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Long Awaited Environment Bill Back in Parliament

  • United Kingdom
  • Environment

10-02-2020

After failing to complete its passage through Parliament at the end of 2019, the Environment Bill (“the Bill”) was back in Parliament on 30 January 2020.

Amid widespread concern that the UK will not uphold existing standards of environmental protection after the Brexit transition period comes to an end, the Bill seeks to deliver “the most ambitious environmental programme of any country on earth” by setting a “gold standard” for environmental protection. By allowing the UK to diverge from future EU environmental legislation, this, in theory, at least  paves the way for the UK to exceed any standards set by the EU.

Some of the measures introduced by the Bill include:

Environmental governance

Building on the UK’s commitment to reach net-zero carbon emissions by 2050, the Bill empowers the Secretary of State to set legally binding environmental targets in the areas of air quality, water, biodiversity and resource efficiency and waste reduction. It also provides for environmental improvement plans to be drawn up, published and reviewed every five years.

The Bill also seeks to put five overarching environmental principles at the heart of policy making by requiring cabinet ministers to have “due regard” to them when making policy decisions. These are: the principle of environmental protection; the principle of preventative action; the precautionary principle; the principle that environmental damage should as a priority be rectified at source and the polluter pays principle.

Whilst it does not amount to a non-regression clause there is a new obligation on ministers when introducing new environmental laws to state that the new bill will not reduce the current level of environmental protection or whether the minister is unable to make that statement but still wants to proceed with the legislation. It remains to be seen whether a stronger, unequivocal non-regression principle will be added as the Bill goes through parliament.

Another new provision is that the Secretary of State will be obliged to report every two years on significant developments in international environmental protection legislation. It will be interesting to see to what extent the government will be influenced by international and potentially EU developments despite Brexit.   

Creation of the Office for Environmental Protection

A key element of the Bill is the creation of a new environmental watchdog - the Office for Environmental Protection (“OEP”) which will be responsible for monitoring the implementation of environmental law (including climate change legislation) by government, local and public bodies and for taking enforcement action should they fail to comply. Although designed to take on the role currently played by the European Commission in holding the government to account, criticisms have emerged as to the extent to which it will be able to actually do this.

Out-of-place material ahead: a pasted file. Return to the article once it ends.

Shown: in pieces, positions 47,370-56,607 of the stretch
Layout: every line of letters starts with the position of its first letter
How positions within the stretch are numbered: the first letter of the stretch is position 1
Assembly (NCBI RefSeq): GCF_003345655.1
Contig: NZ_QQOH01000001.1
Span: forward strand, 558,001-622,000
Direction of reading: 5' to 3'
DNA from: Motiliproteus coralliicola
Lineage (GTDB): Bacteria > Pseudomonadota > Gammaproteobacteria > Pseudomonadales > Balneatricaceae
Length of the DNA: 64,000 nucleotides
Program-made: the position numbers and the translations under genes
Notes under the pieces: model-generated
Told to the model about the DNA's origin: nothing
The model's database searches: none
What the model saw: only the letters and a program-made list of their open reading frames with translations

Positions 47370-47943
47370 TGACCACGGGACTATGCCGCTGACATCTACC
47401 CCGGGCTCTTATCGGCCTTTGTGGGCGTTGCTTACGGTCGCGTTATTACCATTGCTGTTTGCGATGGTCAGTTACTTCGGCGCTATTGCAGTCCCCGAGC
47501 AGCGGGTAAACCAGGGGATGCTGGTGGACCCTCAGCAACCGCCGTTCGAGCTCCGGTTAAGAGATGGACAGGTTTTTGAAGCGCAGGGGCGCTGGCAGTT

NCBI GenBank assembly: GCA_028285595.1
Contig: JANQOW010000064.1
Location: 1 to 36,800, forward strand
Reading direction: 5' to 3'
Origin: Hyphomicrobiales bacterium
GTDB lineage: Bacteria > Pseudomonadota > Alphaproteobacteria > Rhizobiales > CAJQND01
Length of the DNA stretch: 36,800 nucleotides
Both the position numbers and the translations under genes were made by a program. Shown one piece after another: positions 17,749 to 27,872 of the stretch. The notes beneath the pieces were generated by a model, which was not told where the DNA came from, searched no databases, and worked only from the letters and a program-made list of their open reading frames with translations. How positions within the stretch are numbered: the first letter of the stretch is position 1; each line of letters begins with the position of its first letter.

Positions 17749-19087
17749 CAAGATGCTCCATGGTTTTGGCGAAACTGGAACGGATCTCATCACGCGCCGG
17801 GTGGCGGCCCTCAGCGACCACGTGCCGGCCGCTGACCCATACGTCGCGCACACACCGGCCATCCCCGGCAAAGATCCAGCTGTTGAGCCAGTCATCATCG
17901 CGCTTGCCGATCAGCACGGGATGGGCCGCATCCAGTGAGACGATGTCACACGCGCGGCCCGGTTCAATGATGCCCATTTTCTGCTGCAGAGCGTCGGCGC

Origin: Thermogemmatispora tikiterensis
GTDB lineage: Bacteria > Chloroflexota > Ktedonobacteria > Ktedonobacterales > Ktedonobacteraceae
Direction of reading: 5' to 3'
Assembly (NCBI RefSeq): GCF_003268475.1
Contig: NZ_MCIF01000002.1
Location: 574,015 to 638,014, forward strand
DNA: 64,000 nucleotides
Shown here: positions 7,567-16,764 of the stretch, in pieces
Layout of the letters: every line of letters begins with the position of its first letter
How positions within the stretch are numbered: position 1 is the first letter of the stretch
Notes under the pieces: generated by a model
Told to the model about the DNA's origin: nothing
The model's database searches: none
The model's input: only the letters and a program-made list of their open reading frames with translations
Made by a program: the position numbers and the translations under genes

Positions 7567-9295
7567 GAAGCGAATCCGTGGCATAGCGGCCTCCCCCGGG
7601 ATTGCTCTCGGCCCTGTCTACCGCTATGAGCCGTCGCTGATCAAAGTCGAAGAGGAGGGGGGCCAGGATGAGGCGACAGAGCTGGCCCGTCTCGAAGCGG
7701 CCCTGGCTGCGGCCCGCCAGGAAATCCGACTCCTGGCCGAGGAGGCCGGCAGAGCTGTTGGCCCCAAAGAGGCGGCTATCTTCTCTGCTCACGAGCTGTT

Moving towards a circular economy model

In line with the development of legislation around single-use plastics, the Bill seeks to drive a shift in maximising resource efficiency, preventing waste and moving towards a circular economy model. Some of the key measures introduced by the Bill include:

  • the power to create new extended producer responsibility schemes to require producers to contribute to the disposal costs of the products they manufacture, process or supply;
  • the power to require producers to provide information to consumers about the resource efficiency of their products and to require certain products to meet specified resource efficiency requirements;
  • the power to establish deposit return schemes where consumers pay an up-front deposit when they buy an item, which is then redeemed on return of the used item;
  • the power to impose charges on single-use plastic items similar to the 5p carrier bag charge;
  • a set list of recyclable material that must be collected from households and businesses in order to promote consistency of waste collection services across the country;
  • the power to introduce an electronic waste tracking system to combat waste crime through greater transparency of the waste management system; and
  • the power to restrict or prohibit the importation and/or the exportation of waste (including plastic waste) to developing countries.

With the Bill expected to play a crucial role in the government’s commitment to protecting and improving the environment for future generations, it is essential that companies understand their existing legal obligations and consider how their business will be impacted by future legislative developments.

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